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Life history traits in a cyclic ecosystem: a field experiment on the arctic fox.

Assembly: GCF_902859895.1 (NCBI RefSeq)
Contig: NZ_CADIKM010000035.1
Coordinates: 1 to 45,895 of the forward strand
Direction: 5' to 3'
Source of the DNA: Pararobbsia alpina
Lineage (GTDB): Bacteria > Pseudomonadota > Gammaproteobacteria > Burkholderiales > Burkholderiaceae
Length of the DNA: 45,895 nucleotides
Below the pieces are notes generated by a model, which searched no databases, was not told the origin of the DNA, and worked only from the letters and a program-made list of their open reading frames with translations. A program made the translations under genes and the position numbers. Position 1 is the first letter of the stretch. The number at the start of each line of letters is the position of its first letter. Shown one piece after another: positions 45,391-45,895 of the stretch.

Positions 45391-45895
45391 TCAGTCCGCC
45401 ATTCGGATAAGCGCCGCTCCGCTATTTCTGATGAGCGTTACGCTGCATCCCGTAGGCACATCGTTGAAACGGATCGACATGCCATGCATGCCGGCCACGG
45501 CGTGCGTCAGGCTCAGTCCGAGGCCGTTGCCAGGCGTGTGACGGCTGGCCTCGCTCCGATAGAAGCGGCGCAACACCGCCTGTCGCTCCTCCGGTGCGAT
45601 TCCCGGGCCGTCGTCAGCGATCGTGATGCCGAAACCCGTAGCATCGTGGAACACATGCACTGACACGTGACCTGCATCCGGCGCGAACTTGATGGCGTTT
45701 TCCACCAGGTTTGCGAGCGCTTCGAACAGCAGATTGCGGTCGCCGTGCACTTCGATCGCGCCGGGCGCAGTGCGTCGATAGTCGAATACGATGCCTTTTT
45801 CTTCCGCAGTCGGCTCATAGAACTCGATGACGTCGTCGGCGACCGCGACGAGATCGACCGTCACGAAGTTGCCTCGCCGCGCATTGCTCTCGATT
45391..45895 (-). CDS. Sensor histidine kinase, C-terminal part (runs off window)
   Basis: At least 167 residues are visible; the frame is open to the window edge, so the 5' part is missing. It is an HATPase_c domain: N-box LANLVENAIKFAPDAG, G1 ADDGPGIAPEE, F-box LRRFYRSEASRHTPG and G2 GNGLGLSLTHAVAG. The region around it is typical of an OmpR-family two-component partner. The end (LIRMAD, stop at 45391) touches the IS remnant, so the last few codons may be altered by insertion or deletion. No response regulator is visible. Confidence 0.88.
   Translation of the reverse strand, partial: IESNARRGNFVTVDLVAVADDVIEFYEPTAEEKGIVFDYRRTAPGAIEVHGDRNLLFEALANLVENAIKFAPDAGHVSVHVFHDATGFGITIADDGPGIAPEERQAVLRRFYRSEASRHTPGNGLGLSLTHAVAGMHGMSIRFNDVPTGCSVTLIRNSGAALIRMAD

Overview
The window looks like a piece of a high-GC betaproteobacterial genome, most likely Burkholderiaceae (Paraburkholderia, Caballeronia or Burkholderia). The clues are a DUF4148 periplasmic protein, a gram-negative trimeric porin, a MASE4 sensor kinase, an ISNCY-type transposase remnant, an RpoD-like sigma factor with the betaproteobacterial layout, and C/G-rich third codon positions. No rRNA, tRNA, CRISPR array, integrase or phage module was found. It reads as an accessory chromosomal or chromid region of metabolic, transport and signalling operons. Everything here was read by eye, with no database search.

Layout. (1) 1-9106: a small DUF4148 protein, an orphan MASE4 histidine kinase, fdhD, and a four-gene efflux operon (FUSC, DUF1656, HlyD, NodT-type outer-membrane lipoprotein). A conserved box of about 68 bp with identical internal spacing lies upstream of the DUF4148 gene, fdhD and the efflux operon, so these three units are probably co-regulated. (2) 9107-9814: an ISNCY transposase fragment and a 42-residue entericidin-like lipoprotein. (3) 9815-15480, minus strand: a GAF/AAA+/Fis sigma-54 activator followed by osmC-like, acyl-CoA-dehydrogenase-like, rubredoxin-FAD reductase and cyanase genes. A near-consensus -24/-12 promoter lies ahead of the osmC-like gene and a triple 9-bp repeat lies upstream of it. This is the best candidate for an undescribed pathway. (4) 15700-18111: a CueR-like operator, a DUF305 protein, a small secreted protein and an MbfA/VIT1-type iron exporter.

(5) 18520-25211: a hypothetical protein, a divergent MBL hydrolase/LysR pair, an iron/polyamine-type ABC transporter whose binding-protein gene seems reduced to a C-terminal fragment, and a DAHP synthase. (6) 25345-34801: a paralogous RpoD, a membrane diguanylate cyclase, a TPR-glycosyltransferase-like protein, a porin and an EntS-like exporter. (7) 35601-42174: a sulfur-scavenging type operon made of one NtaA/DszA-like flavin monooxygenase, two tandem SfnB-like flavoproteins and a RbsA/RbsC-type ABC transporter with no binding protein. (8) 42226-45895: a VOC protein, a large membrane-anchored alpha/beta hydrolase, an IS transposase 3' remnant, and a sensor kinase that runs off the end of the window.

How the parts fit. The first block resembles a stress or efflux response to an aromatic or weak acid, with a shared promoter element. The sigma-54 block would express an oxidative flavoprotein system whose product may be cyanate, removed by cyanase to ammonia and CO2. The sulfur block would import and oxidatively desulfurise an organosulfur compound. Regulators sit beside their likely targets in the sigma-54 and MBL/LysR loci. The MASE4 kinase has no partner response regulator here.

The reproduction of many species depends strongly on variation in food availability. The main prey of the arctic fox in Fennoscandia are cyclic small rodents, and its number of litters and litter size vary depending on the phase of the rodent cycle. In this experiment, we studied if the arctic fox adjusts its reproduction as a direct response to food abundance, in accordance with the food limitation hypothesis, or if there are additional phase-dependent trade-offs that influence its reproduction. We analysed the weaning success, i.e. proportion of arctic fox pairs established during mating that wean a litter in summer, of 422 pairs of which 361 were supplementary winter fed, as well as the weaned litter size of 203 litters of which 115 were supplementary winter fed. Females without supplementary winter food over-produced cubs in relation to food abundance in the small rodent increase phase, i.e. the litter size was equal to that in the peak phase when food was more abundant. The litter size for unfed females was 6.38 in the increase phase, 7.11 in the peak phase and 3.84 in the decrease phase. The litter size for supplementary winter-fed litters was 7.95 in the increase phase, 10.61 in the peak phase and 7.86 in the decrease phase. Thus, feeding had a positive effect on litter size, but it did not diminish the strong impact of the small rodent phase, supporting phase-dependent trade-offs in addition to food determining arctic fox reproduction.